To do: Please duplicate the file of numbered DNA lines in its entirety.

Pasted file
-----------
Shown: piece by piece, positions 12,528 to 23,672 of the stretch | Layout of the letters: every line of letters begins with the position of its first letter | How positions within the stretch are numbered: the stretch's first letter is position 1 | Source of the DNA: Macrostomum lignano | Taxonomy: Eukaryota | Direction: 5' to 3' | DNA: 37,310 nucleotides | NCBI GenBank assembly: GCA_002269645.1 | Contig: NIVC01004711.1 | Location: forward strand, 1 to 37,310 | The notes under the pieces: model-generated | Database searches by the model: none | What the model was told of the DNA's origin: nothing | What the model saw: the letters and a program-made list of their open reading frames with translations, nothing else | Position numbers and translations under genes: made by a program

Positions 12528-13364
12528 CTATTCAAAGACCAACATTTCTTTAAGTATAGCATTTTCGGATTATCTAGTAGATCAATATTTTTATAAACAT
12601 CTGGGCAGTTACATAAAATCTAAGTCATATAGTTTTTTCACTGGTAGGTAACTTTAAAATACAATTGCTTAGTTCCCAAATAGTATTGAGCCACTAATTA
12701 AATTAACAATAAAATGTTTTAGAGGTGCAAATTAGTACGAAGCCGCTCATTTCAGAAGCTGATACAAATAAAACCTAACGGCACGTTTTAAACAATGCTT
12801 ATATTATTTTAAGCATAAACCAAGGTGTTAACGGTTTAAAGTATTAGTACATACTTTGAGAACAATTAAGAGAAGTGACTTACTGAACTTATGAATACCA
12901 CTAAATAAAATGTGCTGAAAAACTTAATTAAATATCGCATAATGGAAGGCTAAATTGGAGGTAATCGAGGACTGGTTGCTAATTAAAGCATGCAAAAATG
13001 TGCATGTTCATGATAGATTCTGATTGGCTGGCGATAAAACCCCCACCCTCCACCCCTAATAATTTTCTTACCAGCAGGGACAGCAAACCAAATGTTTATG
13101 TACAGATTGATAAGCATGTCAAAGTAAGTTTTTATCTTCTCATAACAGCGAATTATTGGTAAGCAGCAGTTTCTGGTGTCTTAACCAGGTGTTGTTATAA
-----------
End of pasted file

Shown: piece by piece, positions 12,528 to 23,672 of the stretch | Layout of the letters: every line of letters begins with the position of its first letter | How positions within the stretch are numbered: the stretch's first letter is position 1 | Source of the DNA: Macrostomum lignano | Taxonomy: Eukaryota | Direction: 5' to 3' | DNA: 37,310 nucleotides | NCBI GenBank assembly: GCA_002269645.1 | Contig: NIVC01004711.1 | Location: forward strand, 1 to 37,310 | The notes under the pieces: model-generated | Database searches by the model: none | What the model was told of the DNA's origin: nothing | What the model saw: the letters and a program-made list of their open reading frames with translations, nothing else | Position numbers and translations under genes: made by a program

Positions 12528-13364
12528 CTATTCAAAGACCAACATTTCTTTAAGTATAGCATTTTCGGATTATCTAGTAGATCAATATTTTTATAAACAT
12601 CTGGGCAGTTACATAAAATCTAAGTCATATAGTTTTTTCACTGGTAGGTAACTTTAAAATACAATTGCTTAGTTCCCAAATAGTATTGAGCCACTAATTA
12701 AATTAACAATAAAATGTTTTAGAGGTGCAAATTAGTACGAAGCCGCTCATTTCAGAAGCTGATACAAATAAAACCTAACGGCACGTTTTAAACAATGCTT
12801 ATATTATTTTAAGCATAAACCAAGGTGTTAACGGTTTAAAGTATTAGTACATACTTTGAGAACAATTAAGAGAAGTGACTTACTGAACTTATGAATACCA
12901 CTAAATAAAATGTGCTGAAAAACTTAATTAAATATCGCATAATGGAAGGCTAAATTGGAGGTAATCGAGGACTGGTTGCTAATTAAAGCATGCAAAAATG
13001 TGCATGTTCATGATAGATTCTGATTGGCTGGCGATAAAACCCCCACCCTCCACCCCTAATAATTTTCTTACCAGCAGGGACAGCAAACCAAATGTTTATG
13101 TACAGATTGATAAGCATGTCAAAGTAAGTTTTTATCTTCTCATAACAGCGAATTATTGGTAAGCAGCAGTTTCTGGTGTCTTAACCAGGTGTTGTTATAA